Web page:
Third Wave Retrospectives: The Past, Present, and Future of Agile's Most Important Event

David Horowitz, Retrium CEO and Co-Founder

Thursday, February 11, 2021


Retrospectives – the art of inspecting and adapting – are core to agility. After all, if you were to define “agile” in just two words, you’d be hard pressed to find better words than “continuous improvement”, and the retrospective is the meeting that catalyzes this improvement process.

But retrospectives are not as simple as they first seem. To understand why, we have to go back in time.

Retrospectives pre-date agile. They initially took the form of “project post-mortems”, run infrequently and generally without impact. Then Scrum adopted retrospectives and encouraged them to be run at the end of every Sprint. But there was very little guidance as to how to run them effectively. Many teams skipped the retrospective because they treated it like a checklist item. This is what I call First Wave Retrospectives – that is, retrospectives run either on an infrequent or irregular basis, or ones that are run ineffectively due to a lack of facilitation.

The First Wave Retrospectives era ended in 2006 with the publication of Agile Retrospectives: Making Good Teams Great, by Diana Larsen and Esther Derby. In their book, Diana and Esther recommend a five phased approach to retrospective facilitation. They encouraged the use of a variety of techniques and activities to help teams run their retrospectives more effectively. And in general, as teams adopt this approach, they find that the engagement in — and usefulness of –their retrospectives increased. This is what I call Second Wave Retrospectives – that is, retrospectives run regularly and with facilitation.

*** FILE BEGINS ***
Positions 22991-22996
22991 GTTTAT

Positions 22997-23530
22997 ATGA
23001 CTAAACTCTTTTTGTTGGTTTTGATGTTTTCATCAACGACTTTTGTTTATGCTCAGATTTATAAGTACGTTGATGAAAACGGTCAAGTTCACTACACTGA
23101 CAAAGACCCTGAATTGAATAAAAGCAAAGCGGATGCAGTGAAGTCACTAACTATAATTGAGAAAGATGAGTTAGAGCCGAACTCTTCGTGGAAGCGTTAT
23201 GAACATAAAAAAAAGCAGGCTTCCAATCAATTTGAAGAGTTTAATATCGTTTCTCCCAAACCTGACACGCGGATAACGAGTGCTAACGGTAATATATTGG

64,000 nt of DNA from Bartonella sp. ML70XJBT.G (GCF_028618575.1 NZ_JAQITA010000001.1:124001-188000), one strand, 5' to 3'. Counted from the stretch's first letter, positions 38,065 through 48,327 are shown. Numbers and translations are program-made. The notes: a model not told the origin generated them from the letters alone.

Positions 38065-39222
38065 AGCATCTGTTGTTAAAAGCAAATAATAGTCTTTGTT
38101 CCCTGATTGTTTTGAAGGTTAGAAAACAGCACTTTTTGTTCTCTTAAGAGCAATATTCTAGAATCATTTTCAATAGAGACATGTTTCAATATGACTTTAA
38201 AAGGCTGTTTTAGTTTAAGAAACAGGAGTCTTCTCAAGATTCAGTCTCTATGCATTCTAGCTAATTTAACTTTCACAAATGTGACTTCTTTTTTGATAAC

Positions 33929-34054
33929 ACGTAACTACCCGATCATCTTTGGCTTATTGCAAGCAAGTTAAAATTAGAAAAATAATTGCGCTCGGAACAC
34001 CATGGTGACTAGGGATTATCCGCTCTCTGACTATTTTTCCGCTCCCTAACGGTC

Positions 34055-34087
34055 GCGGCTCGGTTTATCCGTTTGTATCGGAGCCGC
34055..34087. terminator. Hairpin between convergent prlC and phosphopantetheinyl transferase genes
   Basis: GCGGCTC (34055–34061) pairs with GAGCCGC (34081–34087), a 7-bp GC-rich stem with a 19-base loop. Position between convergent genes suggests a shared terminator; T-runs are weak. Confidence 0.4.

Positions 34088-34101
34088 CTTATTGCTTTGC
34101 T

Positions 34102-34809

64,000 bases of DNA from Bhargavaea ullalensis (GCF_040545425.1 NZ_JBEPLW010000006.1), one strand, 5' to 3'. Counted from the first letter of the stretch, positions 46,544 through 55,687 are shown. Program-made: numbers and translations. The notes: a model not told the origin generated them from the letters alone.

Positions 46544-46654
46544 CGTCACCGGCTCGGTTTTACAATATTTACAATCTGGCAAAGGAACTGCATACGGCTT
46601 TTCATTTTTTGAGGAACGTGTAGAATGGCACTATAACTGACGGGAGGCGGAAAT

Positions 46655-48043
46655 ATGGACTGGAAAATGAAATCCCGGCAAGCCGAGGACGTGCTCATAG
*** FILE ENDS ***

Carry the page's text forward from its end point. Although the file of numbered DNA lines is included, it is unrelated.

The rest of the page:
But both First and Second Wave Retrospectives suffer from one key flaw: they are largely focused inwards.

That’s where Third Wave Retrospectives come in. Third Wave Retrospectives are different from First and Second Wave Retros in that they look beyond the team to the program, portfolio, organization, or even the broader market. They focus not only on what the team can solve on its own, but also on what issues the team can’t solve without help from others. And Third Wave Retros ask teams to not only think about micro-optimizations, but also to consider the business itself, in an attempt to help companies achieve not only technical agility but business agility, too.

The Third Wave Retrospectives era is in its infancy. Very few teams run Third Wave Retros and very little literature exists to help them get there.

This talk is a baby step in that direction.